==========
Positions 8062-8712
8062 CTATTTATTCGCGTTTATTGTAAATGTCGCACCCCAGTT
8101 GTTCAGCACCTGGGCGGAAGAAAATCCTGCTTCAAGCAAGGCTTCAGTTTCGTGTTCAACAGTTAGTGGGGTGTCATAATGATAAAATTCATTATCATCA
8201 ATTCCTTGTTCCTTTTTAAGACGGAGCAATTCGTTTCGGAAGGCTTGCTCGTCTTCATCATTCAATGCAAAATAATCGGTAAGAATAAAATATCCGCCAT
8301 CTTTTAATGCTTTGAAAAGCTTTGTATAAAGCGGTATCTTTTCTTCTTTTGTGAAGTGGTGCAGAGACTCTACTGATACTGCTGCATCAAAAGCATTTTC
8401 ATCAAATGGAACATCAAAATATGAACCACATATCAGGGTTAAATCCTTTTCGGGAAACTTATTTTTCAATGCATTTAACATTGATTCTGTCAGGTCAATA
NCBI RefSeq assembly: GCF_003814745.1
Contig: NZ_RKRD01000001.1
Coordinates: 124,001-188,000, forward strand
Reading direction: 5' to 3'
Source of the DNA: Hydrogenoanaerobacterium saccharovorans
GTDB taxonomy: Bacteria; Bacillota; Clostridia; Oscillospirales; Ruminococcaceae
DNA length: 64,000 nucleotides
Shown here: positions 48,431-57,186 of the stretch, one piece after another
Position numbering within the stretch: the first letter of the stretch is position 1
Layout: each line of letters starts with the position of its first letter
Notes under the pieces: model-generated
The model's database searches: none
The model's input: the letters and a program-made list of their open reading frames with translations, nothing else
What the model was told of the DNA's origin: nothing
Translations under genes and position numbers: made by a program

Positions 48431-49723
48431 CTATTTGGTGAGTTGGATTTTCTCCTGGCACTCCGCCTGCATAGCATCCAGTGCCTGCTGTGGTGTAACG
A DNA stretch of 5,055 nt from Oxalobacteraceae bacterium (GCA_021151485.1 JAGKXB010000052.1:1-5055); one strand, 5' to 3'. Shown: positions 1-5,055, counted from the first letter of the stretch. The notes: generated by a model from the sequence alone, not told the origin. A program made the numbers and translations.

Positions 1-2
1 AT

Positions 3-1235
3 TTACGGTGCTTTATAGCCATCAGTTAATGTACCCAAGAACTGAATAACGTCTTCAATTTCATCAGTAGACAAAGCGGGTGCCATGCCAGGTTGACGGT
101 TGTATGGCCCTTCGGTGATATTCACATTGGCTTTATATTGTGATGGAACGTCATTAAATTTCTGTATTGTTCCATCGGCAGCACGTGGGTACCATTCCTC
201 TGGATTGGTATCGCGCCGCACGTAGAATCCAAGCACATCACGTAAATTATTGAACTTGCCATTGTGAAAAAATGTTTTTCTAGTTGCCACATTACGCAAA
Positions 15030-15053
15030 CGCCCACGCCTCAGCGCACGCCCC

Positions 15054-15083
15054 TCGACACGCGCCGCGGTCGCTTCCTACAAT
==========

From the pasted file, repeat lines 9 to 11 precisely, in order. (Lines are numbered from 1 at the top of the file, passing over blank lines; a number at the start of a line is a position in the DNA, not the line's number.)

Coordinates: 124,001-188,000, forward strand
Reading direction: 5' to 3'
Source of the DNA: Hydrogenoanaerobacterium saccharovorans